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Work-Kinetic Energy Theorem Applicability

  1. Jun 24, 2013 #1
    Hello there.

    I've yet to take a theoretical mechanics course (next Spring) but I've been reviewing my intro level class and I've run into some confusion regarding the work-kinetic energy theorem.

    My textbooks state that
    [itex]W_{net}=ΔKE[/itex]

    And this makes sense to me: the net work being zero implies zero net force which implies zero acceleration. However, the books then go on to state that

    [itex]W_{ext}=ΔE_{mech}=ΔKE+ΔPE_{g}[/itex]

    and I interpret this to mean that the net work done by external forces on a body is equal to the total change in mechanical energy of that body, including both kinetic energy and potential energy (in this case, gravity).

    What I can't wrap my head around is why the kinetic-energy theorem gives the net work as the change in kinetic energy but the second equation gives the net work as the change in the entire mechanical energy. I believe that the first theorem applies in all cases, but when is the second applicable?

    Thanks for any clarification!
     
  2. jcsd
  3. Jun 24, 2013 #2

    WannabeNewton

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    Science Advisor

    That second equation actually doesn't make sense. If I have a system in free fall within the uniform gravitational field of the Earth going from position ##z_0## to ##z_1## then that second equation is saying ##W_{z_0 z_1} = E(z_1) - E(z_0) = 0## because ##E(z_1) = E(z_0)## for a system in free fall (the mechanical energy is constant along the trajectory of a particle in free fall). But ##W_{z_0 z_1} = -\int_{z_0}^{z_1}mgdz = -mg\Delta z## is obviously not zero.
     
  4. Jun 24, 2013 #3
    Okay, that makes sense to me. So you're saying that the total energy of the mass doesn't change (because gravitational force is conservative, implying no loss of energy) but the net external work done on the mass is non-zero, so the equation is incorrect in such a situation.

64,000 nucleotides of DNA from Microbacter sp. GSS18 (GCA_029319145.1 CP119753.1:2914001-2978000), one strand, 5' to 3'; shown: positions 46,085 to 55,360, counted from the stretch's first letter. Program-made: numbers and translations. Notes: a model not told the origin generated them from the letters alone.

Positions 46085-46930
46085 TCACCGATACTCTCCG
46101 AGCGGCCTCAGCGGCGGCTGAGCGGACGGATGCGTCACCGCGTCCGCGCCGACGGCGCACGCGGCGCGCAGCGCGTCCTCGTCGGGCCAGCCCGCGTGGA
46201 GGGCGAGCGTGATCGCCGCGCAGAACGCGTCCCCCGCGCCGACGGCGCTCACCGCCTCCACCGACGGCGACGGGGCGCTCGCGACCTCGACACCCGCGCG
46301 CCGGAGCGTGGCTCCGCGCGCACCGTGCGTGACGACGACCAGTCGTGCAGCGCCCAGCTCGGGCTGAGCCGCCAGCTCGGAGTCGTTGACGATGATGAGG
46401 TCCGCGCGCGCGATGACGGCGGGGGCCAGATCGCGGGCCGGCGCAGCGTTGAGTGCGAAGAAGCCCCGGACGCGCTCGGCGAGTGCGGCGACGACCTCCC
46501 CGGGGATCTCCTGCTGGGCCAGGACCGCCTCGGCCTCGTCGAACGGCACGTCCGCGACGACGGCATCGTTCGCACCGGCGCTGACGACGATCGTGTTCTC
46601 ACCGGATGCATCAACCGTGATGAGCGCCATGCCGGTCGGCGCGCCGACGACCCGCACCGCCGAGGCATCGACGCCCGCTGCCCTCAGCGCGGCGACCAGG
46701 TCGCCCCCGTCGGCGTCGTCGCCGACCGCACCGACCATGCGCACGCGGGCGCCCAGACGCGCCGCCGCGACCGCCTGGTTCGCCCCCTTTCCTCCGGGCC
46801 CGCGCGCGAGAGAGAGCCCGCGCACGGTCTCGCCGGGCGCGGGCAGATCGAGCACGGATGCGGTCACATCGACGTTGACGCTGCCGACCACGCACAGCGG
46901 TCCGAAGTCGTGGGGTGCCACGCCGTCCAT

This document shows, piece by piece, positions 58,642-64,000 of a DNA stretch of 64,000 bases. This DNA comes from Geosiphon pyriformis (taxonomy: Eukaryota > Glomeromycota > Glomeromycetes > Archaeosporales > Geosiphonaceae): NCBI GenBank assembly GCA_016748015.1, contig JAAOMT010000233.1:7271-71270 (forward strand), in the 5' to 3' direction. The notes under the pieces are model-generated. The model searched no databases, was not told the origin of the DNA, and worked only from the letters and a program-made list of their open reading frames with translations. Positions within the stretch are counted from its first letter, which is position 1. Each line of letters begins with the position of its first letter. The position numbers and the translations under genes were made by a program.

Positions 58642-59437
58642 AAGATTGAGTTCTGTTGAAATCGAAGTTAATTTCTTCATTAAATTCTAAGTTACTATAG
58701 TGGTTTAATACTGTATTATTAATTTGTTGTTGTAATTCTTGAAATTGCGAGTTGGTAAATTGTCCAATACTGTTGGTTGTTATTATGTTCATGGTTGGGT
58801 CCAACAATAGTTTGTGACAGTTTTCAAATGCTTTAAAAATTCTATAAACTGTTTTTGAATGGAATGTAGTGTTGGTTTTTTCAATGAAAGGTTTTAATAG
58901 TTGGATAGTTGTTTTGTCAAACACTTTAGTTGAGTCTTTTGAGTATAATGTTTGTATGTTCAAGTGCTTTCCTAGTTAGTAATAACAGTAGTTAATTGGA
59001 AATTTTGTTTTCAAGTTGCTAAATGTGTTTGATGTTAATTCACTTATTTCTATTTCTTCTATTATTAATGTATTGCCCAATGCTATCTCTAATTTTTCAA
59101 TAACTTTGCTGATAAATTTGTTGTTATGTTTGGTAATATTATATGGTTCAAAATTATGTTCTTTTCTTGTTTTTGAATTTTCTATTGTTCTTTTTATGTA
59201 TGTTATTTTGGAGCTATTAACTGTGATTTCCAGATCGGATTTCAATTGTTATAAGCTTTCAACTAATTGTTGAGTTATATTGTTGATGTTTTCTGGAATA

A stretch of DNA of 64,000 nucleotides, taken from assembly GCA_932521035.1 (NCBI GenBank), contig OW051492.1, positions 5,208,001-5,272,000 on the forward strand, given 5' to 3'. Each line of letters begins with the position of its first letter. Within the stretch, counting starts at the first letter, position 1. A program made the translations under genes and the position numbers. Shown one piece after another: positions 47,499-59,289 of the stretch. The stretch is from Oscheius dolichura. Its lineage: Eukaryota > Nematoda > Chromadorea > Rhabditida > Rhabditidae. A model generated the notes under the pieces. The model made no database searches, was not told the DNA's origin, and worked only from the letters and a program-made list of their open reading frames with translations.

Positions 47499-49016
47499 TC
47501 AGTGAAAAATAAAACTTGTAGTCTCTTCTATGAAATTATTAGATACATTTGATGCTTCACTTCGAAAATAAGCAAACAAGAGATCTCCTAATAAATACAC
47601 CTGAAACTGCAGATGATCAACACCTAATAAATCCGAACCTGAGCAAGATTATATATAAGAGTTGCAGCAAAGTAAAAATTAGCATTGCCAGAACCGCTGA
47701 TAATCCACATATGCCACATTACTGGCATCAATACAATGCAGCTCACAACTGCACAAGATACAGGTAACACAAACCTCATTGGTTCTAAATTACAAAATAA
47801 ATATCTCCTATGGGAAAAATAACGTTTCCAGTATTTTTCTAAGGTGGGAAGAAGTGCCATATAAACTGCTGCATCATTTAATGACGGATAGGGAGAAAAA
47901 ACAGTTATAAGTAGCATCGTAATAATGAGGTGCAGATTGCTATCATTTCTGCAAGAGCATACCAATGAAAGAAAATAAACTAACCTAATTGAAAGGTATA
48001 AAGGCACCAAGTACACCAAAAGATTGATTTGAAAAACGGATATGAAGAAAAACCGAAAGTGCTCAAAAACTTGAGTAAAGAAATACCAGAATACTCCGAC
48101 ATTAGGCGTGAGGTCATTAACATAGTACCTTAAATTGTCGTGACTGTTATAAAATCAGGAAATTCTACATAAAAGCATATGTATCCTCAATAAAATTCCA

Am I correct in guessing that the second equation is true for non-conservative external forces? For example, if I push a ball up a frictionless incline so that the ball's speed increases, my external force is contributing to the increase of both kinetic and potential energy.
     
  5. Jun 24, 2013 #4

    jtbell

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    Staff: Mentor

    The two equations don't use the same "net work."

    Start with the basic work-KE theorem (your first equation):

    $$W_{net} = \Delta KE$$

    Separate the work into two pieces: the work done by conservative forces (e.g. gravity), Wc, and the work done by non-conservative forces (everything else), Wnc. Rearrange a bit:

    $$W_c + W_{nc} = \Delta KE \\
    W_{nc} = \Delta KE - W_c$$

    By definition, ##\Delta PE = - W_c##, therefore:

    $$W_{nc} = \Delta KE + \Delta PE \\
    W_{nc} = \Delta E_{mech}$$

    This is what your second equation should look like. The work here includes only the work done by non-conservative forces, whereas the first equation includes the work done by all forces.
     
  6. Jun 24, 2013 #5
    Ah, I see. So the general change of energy formula for non-conservative forces follows from the work-kinetic energy theorem. And that ##ΔKE=-ΔPE## for free fall follows easily from this. Great explanation!

    Thank you both a lot! It makes so much more sense now.
     
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